Walter J. Cummings Jr.
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Walter Joseph Cummings Jr. (September 29, 1916 – April 24, 1999) was a United States Solicitor General and a federal judge.
Cummings was born in Chicago, Illinois to Lillian Garvy Cummings and Walter J. Cummings Sr. The senior Cummings was ex-chairman of the board of the Continental Illinois National Bank and Trust Company, a member of the first board of the FDIC for five months, and treasurer of the Democratic National Committee from 1934 to 1936. After attending Chicago area schools, the junior Cummings received a B.A. from Yale University in 1937. At Yale, he served on the business staff of campus humor magazine The Yale Record with Roy D. Chapin Jr. and James S. Copley. He earned an LL.B. from Harvard University in 1940. That same year he was admitted to the Illinois bar and joined the staff of the U.S. Solicitor General, where he served until 1946. During that time, Cummings also served as a special assistant to the U.S. Attorney General in Washington, D.C., from 1944 to 1946.
In 1946, Cummings joined the Chicago law firm now known as Sidley Austin as a partner. He remained at the firm until 1966, taking his only leave of absence to become Solicitor General of the United States after President Truman’s December 1, 1952 appointment. At age 36, Cummings was the youngest Solicitor general to serve in the position. His short SG service (from December 1952-March 1953) was during the transitional period between the presidencies of Harry S. Truman and Dwight D. Eisenhower. Cummings only appeared before the Supreme Court in matters concerning alleged violations of the civil rights of convicts in a Florida prison camp and a question concerning the constitutionality of the emergency strike section of the Taft-Hartley Act.
On July 11, 1966, Cummings was nominated by President Lyndon B. Johnson to a new seat on the United States Court of Appeals for the Seventh Circuit created by 80 Stat. 75. He was confirmed by the United States Senate on August 10, 1966, and received his commission on August 11, 1966. Cummings subsequently served as chief judge on the Seventh Circuit from 1981 to 1986, and was a member of the Joint Committees of Judicial Articles and Uniform Commercial Code. Cummings also acted as the grievance commissioner of the Illinois Supreme Court, member of the Judicial Conference of the United States, chairman of the Chicago U.S. Circuit Court Judges (1985–1986), as well as the subcommittee on judicial improvements, and chairman of the ad hoc committee on disposition of court records. In his spare time, Walter contributed his expertise to various law schools including Harvard, Stanford, Northwestern, and the University of Chicago as a committee visitors member. His interest in art was reflected in his position as a governing life member of the Art Institute of Chicago.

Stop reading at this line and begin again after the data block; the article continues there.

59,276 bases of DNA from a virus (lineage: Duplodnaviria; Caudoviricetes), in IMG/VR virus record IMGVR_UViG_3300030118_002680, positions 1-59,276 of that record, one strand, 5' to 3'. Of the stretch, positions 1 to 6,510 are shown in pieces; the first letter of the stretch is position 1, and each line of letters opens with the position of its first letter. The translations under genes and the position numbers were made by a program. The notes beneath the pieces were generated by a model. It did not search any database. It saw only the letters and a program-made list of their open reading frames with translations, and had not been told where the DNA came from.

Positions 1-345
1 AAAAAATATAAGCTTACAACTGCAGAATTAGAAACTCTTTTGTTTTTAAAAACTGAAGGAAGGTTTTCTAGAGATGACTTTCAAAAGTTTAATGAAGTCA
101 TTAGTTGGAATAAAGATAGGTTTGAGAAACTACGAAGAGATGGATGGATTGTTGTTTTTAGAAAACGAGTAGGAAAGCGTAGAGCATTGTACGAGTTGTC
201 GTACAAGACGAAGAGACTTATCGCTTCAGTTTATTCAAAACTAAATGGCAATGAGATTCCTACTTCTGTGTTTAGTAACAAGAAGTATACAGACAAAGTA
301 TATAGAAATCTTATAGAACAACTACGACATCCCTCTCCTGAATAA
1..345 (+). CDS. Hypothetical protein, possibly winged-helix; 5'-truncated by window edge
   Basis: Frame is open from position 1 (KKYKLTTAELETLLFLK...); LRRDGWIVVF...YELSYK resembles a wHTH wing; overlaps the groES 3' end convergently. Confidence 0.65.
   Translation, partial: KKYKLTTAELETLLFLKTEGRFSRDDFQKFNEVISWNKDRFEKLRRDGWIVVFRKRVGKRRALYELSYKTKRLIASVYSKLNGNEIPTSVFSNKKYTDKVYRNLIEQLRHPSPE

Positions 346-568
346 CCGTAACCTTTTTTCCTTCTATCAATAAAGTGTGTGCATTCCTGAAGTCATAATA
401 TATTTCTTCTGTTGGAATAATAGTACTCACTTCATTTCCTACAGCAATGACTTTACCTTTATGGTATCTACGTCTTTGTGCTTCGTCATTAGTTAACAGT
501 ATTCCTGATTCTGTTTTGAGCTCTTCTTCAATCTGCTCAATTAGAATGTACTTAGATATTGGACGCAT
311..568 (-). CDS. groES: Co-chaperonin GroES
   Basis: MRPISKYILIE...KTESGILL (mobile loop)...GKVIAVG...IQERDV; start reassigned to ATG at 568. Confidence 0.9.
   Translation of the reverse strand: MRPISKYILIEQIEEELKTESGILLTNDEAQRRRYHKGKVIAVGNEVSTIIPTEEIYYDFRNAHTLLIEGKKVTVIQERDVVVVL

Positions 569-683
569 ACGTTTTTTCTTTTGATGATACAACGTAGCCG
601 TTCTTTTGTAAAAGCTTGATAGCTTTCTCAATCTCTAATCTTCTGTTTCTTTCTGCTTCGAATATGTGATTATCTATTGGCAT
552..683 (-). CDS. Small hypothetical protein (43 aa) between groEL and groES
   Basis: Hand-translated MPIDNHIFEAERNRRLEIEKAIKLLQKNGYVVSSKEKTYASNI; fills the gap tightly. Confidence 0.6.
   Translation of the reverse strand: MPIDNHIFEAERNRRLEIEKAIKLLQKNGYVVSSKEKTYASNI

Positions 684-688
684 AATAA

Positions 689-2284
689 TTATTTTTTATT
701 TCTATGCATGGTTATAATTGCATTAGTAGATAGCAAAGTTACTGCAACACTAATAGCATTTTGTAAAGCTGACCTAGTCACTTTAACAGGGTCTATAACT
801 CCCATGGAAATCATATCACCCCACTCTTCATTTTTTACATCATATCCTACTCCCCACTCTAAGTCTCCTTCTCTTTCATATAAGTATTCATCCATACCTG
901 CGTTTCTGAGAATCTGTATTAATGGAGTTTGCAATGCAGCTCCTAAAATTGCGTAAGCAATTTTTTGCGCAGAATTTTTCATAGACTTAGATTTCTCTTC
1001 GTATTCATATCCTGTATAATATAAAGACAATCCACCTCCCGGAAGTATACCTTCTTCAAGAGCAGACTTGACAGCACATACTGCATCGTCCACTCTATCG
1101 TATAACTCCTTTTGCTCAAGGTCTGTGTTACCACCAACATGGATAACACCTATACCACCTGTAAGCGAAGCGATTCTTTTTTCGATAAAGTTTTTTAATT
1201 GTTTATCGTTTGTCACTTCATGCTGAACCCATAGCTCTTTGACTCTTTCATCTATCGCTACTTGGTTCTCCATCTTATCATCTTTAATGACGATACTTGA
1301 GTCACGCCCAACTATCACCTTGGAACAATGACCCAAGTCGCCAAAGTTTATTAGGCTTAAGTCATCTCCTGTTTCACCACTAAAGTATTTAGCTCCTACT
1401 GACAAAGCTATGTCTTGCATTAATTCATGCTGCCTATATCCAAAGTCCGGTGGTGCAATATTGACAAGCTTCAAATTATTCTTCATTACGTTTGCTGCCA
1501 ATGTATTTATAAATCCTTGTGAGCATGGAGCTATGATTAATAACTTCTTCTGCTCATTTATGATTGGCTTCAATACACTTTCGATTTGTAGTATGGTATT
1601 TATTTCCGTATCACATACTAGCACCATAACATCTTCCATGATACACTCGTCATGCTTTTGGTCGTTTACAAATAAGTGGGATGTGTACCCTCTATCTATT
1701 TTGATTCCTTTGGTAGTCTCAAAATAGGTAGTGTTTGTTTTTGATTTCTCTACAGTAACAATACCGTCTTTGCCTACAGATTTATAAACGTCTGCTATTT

Cummings held various positions as a member of the American Bar Association, Illinois State Bar Association, Chicago Bar Association, and the Federal Bar Association. His social club memberships included the Yale Club (New York City), Metropolitan (Washington, D.C.), the Saddle and Cycle (Chicago), and the Union League.
Walter was married to Therese Farrell Murray (deceased November 1968) on May 18, 1946. The couple had three sons Walter J. III, Keith, and Mark. On April 24, 1999, Walter Cummings died at his home in Chicago.
- Yale Banner and Pot Pourri: Freshman Edition. New Haven: Yale University Press. 1937. p. 106.
- Honan, William H. (May 2, 1999). "Walter J. Cummings, 82, Dies; Appellate Judge Since 1966". New York Times. Retrieved March 9, 2013.
- Walter Joseph Cummings at the Biographical Directory of Federal Judges, a public domain publication of the Federal Judicial Center.
Philip B. Perlman
|Judge of the United States Court of Appeals for the Seventh Circuit
Ann Claire Williams